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Wednesday, 21 August 2013

Against Said on 'orientalism'

Margaret Katherine at Gabarnmung

After once more regretting going BTL (below the line) in a comments section of The Guardian I discover a fantastic demolition of Edward Said's 'Orientalism' on Jacobinism.

The lengthy, thorough post had lots which springs out. It quotes Ibn Warraq on practitioners "intellectual terrorism". It describes Said's hugely influential work as "an accusatory and deeply reactionary text" and describes the ill effects it has had, principally in the Arab world. Go read the whole thing.

But what most sprung out to me was this:
And while Said's work was a convenient cudgel with which to bash the West, it was often misleading and tendentious to the point of outright fraudulence. The Orientalists Said attacks in Orientalism were not the Imperialist stooges of his imagination. They were learned classicists and multi-lingual philologists motivated by a desire to know about and to understand cultures, traditions and peoples unlike their own. Their voluminous research and the translations of Arab texts they undertook have proven invaluable, not only to Western scholars but also - in spite of Said's claims to the contrary - to Middle Eastern scholars, who were grateful for the preservation of their own neglected pre-Islamic history.
I immediately thought of the scholars who documented Australian Aboriginal culture in C19th and early C20th. Who did this work at a time when the worst horrors were being inflicted on Aboriginal people.

Their records are now used by Aboriginal communities all over Australia to reconstruct or fill in the blanks about their ancient culture. They have been crucial to native title claims over land.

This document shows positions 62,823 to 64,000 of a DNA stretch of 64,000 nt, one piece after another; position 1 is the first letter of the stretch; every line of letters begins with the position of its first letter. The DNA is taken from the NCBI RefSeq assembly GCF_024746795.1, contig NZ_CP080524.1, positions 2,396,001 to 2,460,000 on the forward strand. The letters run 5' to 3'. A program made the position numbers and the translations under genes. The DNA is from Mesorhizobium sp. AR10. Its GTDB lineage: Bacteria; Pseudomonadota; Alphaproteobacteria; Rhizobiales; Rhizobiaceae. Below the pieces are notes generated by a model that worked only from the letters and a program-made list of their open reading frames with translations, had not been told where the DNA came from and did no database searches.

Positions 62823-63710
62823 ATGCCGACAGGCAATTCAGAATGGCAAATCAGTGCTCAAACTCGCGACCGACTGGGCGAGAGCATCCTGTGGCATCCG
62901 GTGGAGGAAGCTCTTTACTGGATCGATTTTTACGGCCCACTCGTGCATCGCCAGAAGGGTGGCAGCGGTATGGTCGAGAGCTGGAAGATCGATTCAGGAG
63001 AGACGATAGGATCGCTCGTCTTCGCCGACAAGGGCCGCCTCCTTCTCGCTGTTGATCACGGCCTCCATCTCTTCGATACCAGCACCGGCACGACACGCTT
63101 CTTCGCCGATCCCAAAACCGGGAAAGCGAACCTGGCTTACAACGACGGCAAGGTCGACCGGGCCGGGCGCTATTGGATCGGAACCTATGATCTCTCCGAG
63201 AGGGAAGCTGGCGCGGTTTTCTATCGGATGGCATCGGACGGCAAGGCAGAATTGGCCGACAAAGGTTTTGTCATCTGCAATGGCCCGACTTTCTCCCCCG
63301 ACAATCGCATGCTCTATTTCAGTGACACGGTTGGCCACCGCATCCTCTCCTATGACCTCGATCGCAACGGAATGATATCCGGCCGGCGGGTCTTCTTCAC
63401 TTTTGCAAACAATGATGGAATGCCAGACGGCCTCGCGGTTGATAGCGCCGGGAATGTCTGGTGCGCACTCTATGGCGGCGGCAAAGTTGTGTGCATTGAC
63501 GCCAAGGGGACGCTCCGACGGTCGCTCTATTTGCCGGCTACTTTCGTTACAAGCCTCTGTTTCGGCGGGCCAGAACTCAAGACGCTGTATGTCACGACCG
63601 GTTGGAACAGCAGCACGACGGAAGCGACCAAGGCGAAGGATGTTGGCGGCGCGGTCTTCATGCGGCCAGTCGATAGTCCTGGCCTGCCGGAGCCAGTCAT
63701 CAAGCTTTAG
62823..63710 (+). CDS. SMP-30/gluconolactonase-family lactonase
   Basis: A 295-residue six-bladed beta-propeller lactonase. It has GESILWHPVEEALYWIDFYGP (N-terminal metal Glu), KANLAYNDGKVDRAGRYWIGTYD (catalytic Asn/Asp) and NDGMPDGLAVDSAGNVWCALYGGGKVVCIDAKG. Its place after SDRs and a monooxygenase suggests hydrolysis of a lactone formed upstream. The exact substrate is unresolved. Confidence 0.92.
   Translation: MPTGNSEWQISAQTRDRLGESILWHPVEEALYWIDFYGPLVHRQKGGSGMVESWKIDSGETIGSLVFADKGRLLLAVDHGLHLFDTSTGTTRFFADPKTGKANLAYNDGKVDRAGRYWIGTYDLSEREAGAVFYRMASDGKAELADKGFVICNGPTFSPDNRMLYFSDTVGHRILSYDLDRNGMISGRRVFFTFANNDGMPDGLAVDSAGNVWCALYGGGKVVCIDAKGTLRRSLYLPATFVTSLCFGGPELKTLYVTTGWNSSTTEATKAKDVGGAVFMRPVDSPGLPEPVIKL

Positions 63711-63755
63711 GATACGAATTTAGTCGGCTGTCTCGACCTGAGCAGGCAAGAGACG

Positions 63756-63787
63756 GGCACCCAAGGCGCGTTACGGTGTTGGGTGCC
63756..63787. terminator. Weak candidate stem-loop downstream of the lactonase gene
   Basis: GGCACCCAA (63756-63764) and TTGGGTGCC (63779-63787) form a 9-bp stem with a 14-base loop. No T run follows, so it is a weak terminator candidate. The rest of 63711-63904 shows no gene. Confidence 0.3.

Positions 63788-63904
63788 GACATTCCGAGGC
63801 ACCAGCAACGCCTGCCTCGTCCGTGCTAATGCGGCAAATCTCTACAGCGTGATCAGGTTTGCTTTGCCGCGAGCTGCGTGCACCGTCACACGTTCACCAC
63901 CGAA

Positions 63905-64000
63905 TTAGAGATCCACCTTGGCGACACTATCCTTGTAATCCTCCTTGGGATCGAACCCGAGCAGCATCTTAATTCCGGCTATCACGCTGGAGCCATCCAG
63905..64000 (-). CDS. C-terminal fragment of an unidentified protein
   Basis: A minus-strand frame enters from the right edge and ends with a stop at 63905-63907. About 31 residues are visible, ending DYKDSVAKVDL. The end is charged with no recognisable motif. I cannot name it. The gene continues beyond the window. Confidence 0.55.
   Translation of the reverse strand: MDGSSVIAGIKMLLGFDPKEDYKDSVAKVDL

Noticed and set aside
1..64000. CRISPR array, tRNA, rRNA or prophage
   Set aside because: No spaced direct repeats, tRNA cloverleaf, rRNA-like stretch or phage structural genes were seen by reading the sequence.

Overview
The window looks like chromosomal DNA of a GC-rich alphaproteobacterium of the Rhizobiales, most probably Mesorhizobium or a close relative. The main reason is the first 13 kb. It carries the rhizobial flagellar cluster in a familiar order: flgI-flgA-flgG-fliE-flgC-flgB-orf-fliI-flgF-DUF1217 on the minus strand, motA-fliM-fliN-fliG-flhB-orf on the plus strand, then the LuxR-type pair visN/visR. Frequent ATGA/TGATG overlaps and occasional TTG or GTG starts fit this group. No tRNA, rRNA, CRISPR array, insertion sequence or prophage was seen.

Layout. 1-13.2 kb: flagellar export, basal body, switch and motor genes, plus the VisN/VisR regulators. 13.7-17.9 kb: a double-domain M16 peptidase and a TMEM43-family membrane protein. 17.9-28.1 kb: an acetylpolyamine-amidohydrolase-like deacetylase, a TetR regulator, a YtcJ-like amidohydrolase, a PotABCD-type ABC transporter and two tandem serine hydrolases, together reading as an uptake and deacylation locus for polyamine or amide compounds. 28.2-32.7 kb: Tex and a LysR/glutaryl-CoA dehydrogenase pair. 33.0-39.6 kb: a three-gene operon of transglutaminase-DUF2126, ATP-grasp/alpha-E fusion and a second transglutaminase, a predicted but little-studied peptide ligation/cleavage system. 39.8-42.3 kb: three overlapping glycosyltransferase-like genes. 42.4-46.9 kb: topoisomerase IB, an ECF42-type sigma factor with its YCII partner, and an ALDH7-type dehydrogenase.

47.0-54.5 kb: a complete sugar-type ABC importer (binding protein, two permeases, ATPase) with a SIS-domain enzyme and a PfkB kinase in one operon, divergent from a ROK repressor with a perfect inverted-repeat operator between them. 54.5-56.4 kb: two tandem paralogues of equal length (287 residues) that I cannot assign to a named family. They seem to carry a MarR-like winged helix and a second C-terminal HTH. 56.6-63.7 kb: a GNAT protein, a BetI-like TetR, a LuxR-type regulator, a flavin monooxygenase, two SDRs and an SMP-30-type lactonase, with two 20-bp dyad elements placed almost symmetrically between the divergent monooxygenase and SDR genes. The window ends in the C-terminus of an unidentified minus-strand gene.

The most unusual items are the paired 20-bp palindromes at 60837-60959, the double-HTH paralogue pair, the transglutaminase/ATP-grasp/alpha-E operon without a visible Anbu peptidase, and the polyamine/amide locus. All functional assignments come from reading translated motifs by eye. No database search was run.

It also made me think of the four part series just finished on Australian TV, First Footprints, about how Aboriginal people transformed the environment. The series is a collaboration demonstrating this alive and wonderful connection between scientists and Aborigines.

Doug Anderson, the veteran TV critic now writing for Guardian Australia, describes one of the series' highlights, from a site which is at least 15,000 years older than Stonehenge:
The sight of Jawoyn elder, Margaret Katherine, learning factual details at an amazing rock art gallery near Kakadu from anthropologists and archeological experts is profoundly moving. You can feel her joy as she realises the stories she is custodian of not only have authenticity but are verified by tangible evidence thousands of years old. Her gratitude is as palpable as her dignity.
Indeed. Throughout the series we see a real exchange. In one highlight trackers from the central desert explain to scientists what is going on in ancient footprints found at Willandra Lakes. In another at the 'world's largest gallery' in the Kimberley, Western Australian, a scientist gives the date of rock art depicting a human face to an awestruck young Aboriginal local.
  • The whole of First Footprints is on YouTube, part one here. (Timelapse photography short after the jump.)
Another of the things I learned from the series was that there are probably more trees now in Australia than at first contact because Aboriginal people systematically burnt to create grassland and open woodland. This so impressed the first white settlers and it is now thought that the pictures painted of pastoral scenes once thought misleadingly reminiscent of Britain are accurate.

HT: Harry's Place.

'First Footprints' Documentary Series - Timelapse Short from Murray Fredericks on Vimeo.
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